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Ameren Illinois completes new headquarters in Collinsville; FCB Banks also plans one

p05 AmerenBy ALAN J. ORTBALS
    The new Ameren Illinois’ corporate headquarters in Eastport Plaza in Collinsville has been completed and 350 people are going to work there every day. Most of those jobs came to Collinsville from Ameren’s St. Louis headquarters. While the 48,000-square-foot office building is in a TIF district, City Manager Mitch Bair pointed out that Ameren received no compensation for the development.
    That project pairs well with the new FCB Bank headquarters that is being developed in the former Shop N Save grocery store building on Vandalia Street. Initially, the bank expects to locate 70 jobs in the center but projects that number to grow to nearly 100. `
    “This move brings high quality professional jobs to Collinsville and all of those employees will patronize Collinsville businesses as will the Ameren development,” Bair said.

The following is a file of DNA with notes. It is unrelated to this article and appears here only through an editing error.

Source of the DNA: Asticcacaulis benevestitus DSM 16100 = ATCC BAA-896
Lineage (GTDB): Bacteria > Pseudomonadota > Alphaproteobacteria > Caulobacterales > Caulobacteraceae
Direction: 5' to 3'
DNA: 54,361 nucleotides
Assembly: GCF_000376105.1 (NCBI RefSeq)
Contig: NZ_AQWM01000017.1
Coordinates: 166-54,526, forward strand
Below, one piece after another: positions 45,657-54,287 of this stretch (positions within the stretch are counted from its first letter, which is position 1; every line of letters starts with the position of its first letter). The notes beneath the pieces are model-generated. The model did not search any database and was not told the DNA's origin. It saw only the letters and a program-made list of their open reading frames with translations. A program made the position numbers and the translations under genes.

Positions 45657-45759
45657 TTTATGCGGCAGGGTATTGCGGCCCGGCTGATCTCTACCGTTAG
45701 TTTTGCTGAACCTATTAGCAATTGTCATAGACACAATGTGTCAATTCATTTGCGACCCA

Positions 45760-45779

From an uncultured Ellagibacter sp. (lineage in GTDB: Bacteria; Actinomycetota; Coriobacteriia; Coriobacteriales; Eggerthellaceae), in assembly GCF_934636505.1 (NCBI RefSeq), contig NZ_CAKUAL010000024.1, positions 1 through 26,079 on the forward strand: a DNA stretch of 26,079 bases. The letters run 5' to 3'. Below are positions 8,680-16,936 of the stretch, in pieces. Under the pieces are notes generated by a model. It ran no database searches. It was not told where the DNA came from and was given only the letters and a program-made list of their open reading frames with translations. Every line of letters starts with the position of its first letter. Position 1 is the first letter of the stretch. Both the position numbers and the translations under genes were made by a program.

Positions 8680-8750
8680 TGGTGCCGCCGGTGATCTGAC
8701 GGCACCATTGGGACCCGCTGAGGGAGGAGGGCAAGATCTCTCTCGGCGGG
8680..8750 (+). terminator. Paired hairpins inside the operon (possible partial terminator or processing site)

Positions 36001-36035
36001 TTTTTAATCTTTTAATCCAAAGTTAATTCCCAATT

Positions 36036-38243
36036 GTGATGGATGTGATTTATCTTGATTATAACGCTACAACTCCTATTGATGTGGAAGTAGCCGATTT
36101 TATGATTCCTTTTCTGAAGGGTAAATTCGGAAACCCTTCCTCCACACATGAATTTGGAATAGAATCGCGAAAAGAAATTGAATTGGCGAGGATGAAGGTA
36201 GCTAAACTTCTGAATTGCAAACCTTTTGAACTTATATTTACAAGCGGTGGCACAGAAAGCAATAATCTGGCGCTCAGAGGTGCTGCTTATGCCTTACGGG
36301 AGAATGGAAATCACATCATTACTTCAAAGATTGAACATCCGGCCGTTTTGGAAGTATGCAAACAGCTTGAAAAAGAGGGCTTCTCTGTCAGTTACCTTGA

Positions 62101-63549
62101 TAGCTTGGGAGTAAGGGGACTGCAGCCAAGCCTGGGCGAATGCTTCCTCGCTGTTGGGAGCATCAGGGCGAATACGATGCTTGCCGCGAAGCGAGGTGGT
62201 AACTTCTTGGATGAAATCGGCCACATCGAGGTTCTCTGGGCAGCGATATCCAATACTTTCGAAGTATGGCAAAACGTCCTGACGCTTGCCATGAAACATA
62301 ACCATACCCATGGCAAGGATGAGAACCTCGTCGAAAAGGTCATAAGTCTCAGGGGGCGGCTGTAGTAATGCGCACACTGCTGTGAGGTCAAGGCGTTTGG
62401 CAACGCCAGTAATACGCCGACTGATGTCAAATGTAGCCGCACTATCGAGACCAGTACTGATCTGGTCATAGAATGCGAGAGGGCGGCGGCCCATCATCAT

And significant progress is being made in the city’s newest TIF district, the Southwest Corridor TIF No. 4, which stretches along Old Collinsville Road and up St. Louis Street.  The city has completed construction on a new water plant and plans to demolish the old one and make it part of the adjoining sports complex. The water plant was financed through the state’s revolving fund so that TIF and business district revenues could be used to upgrade the sports park and infrastructure in the area.
    There is already interest being shown by developers in the district as a property adjacent to the city’s sports complex has been sold with the buyers eying closely the city’s plans.
    “Tourism is one of the major cornerstones of our economic development strategy right now,” Bair said. “We’re looking to create demand for hotel rooms in that area to compliment what’s going on in Eastport Plaza with the Gateway Center and our investment there.”
    Once again Laura Buick GMC was the largest GMC dealer in the country, according to Bair, and that, along with a host of retail establishments, hotels and restaurants, helps the city keep its property tax low.
    “We have the third-lowest municipal property tax rate in Southwestern Illinois after Fairview Heights and Troy,” Bair said. “Everybody else is pretty close to double our rate for municipalities so it really gives us a competitive advantage when we’re seeking to attract a multi-million-dollar development.”

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